Training » Good Intentions or Good Results?

Good Intentions or Good Results?

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I have a friend who, at one time, had been a three-sport athlete in high school. Years passed. So did the athletic frame. So did, in fact all resemblance to an athlete. Like so many others, he determined to do something about it! He bought a piece of exercise equipment. It was a well-known product and the signs were hopeful. Sadly, the results were predictable. The exercise equipment, rather than becoming a source of transformation, became a handy place to hang laundry. Something was once said about the road that good intentions pave…

Good intentions. Every store has good intentions. The goals are pretty simple – profitability. Sales. Building the customer base. Exercise equipment does not equate actual exercise. Exercise does. May I suggest that many dealers’ good intentions do not equate actual sales or profitability.

Periodically, a general manager tells me he just signed for a staffed event to help boost his month. The intention is good. Usually a dealership turns to these “sales” in an effort to give a quick shot in the arm to a month with lagging sales that is not setting any records. But some dealerships turn to these “events” with increasing frequency. Do the good intentions yield the desired result? Or are they like the unused exercise equipment – the sign of a good intent gone unfulfilled because of a lack of discipline?

Not long ago, I training a BDC employee who was given the task of calling subprime leads generated from direct mail. That same day, the dealership was running an “event”, complete with vacation certificate giveaways. Interestingly, the box with the vacation certificates was placed in the BDC guy’s office, and every few minutes, the event coordinator would come in and get a certificate to give to a customer. This went on for most of the day.

Finally, I had to know how many certificates the event coordinator had given out, so I asked him. “Loads!” was his reply. “We’ve had a great response to our promotion!” as he ran out to give another certificate away. My next question was to the GM.

“So how many cars have you sold so far?” I asked, innocently enough, figuring with all the traffic and activity, he must be having a great day. “Only two and one wasn’t even from the promotion,” he responded. I could hear from the tone of his voice, he wasn’t very happy. “We’ve given out a ton of vacation certificates, but most of the people coming in are coming just to get the vacation. They register, get their certificate, and leave.” The good intention did not yield real results.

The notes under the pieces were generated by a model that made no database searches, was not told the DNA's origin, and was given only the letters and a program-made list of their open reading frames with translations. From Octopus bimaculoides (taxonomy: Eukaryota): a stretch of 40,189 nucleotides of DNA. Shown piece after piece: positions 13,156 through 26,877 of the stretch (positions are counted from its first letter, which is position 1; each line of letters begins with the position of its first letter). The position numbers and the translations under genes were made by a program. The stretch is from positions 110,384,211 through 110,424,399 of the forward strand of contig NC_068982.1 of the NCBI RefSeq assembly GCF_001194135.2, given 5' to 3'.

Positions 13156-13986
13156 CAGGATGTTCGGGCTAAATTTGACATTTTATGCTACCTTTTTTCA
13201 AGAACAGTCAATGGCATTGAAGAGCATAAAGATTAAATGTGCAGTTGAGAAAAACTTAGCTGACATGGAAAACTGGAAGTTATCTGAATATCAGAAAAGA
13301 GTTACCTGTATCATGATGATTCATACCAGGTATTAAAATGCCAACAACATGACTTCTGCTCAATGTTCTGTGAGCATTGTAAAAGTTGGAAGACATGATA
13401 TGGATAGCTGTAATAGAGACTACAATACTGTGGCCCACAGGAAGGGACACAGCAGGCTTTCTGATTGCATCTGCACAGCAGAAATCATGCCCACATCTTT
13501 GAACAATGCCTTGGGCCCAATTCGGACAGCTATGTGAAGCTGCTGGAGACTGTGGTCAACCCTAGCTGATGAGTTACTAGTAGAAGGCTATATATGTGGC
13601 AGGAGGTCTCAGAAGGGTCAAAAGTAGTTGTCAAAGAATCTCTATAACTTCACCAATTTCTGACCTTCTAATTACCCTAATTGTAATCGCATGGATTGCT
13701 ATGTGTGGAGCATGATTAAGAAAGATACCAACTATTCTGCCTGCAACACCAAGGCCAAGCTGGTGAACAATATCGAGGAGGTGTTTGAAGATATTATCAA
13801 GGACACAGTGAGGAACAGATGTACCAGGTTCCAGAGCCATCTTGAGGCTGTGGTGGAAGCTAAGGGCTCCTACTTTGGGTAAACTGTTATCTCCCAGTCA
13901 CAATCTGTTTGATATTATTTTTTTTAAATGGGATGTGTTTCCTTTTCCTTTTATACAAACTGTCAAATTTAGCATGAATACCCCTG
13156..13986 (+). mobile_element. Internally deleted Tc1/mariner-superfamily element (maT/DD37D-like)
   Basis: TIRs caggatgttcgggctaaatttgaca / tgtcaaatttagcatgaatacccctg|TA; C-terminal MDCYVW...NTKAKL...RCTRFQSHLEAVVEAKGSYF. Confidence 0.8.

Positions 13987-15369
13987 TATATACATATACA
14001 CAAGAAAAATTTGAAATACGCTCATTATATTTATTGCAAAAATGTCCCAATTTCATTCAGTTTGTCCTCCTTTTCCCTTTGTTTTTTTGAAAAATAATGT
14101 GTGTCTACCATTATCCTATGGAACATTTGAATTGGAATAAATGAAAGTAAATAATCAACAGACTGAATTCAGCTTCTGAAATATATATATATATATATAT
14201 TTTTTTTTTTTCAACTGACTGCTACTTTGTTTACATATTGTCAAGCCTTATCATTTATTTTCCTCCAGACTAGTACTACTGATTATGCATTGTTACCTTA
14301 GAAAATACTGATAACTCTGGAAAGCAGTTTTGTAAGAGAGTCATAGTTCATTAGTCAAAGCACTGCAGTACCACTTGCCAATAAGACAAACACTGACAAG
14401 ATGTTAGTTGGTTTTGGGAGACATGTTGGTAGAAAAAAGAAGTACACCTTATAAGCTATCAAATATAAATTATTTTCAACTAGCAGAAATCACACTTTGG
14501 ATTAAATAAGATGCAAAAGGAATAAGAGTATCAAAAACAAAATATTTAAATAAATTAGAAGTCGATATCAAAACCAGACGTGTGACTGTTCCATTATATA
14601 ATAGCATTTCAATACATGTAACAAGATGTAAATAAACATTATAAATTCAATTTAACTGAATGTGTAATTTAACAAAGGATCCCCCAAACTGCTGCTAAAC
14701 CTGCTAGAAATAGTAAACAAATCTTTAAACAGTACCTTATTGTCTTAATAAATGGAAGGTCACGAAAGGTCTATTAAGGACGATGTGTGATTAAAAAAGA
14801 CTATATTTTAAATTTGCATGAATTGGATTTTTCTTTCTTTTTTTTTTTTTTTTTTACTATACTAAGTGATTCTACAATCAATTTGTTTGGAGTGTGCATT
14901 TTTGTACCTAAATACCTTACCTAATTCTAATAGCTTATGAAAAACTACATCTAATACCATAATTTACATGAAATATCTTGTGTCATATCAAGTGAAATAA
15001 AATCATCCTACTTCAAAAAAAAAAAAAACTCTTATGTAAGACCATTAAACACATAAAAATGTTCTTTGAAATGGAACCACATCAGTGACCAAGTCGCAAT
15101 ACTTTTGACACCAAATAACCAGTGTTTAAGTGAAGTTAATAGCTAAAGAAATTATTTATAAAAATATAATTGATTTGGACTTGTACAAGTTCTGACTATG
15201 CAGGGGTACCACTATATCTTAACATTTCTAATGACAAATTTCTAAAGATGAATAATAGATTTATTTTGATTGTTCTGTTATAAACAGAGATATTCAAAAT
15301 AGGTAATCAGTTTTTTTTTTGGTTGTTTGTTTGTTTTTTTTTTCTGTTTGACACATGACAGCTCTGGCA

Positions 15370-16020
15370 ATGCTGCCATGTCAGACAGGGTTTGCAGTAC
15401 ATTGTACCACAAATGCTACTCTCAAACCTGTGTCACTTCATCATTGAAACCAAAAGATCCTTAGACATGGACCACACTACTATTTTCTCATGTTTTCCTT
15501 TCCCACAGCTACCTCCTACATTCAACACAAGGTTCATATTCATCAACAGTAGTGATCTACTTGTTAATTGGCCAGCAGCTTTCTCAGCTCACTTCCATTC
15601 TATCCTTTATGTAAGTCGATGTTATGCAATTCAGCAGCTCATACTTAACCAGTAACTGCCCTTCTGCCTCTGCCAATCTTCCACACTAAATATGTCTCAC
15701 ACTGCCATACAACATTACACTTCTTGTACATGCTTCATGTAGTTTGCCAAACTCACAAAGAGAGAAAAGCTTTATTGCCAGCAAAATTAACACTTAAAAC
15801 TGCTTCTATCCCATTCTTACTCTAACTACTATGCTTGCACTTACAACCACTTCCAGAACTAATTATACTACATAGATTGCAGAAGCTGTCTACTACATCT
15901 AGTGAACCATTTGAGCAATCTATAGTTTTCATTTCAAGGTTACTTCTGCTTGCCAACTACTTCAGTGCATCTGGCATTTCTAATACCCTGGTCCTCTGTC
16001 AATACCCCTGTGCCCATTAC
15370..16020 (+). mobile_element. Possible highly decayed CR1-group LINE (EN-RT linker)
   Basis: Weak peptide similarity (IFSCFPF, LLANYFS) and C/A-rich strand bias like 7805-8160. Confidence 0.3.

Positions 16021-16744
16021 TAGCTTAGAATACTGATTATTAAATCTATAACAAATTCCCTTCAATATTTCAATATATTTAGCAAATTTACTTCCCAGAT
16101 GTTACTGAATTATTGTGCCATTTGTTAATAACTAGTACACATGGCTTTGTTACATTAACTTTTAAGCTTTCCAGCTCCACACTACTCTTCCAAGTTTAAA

Years ago, I did a sale with a company that, instead of giving away gifts, gave away five silver dollars! They discovered it was easier to simply ask the customer if they had come to the dealership to buy a car or just get their five silver dollars. It was cheaper to give away $5 to these customers than find a premium, buy it, ship it to the dealership, and hope they had enough to give away. After all, don’t most of your employees end up with the mini boom boxes, golf umbrellas and MP3 players you gave away? Are good intentions enough? Do the giveaways really lead to sales, profitability, and a strong customer base? For the expense and effort – this is a question worth exploring to get to the real truth. Many times, these kinds of promotions are like the purchase of the exercise equipment – before resolving to be disciplined. Is there a better way? A disciplined approach to sales?

Consider this…if a dealership needs a quick fix, a staffed event will probably do just that – bring a burst of customers into the store. The traffic looks good, just like the exercise equipment. It may even help sell a lot of units in a short period of time, but at what cost for that “boost”? It can be as much as 50% of the profit generated. And, what about the mess that’s typically left behind! It may be financial as well as legal. Questionable tactics and marketing efforts may attract a type of traffic that was unintended – from the media or worse, the Attorney General!

Like the excitement of setting up the home gym or exercise bike - you may feel pretty good about yourself in the short run. However, you will eventually see that the lack of disciplined commitment to exercise will leave you looking for alternative uses for your purchase. Unfortunately, once marketing dollars are spent, there are no alternative uses for your purchase Quick sales fixes leave the same problem that was there, causing concern about the sales numbers that were bad to begin with. The secret to success is to create a disciplined marketing plan that yields long-term, consistently great results, month in and month out.

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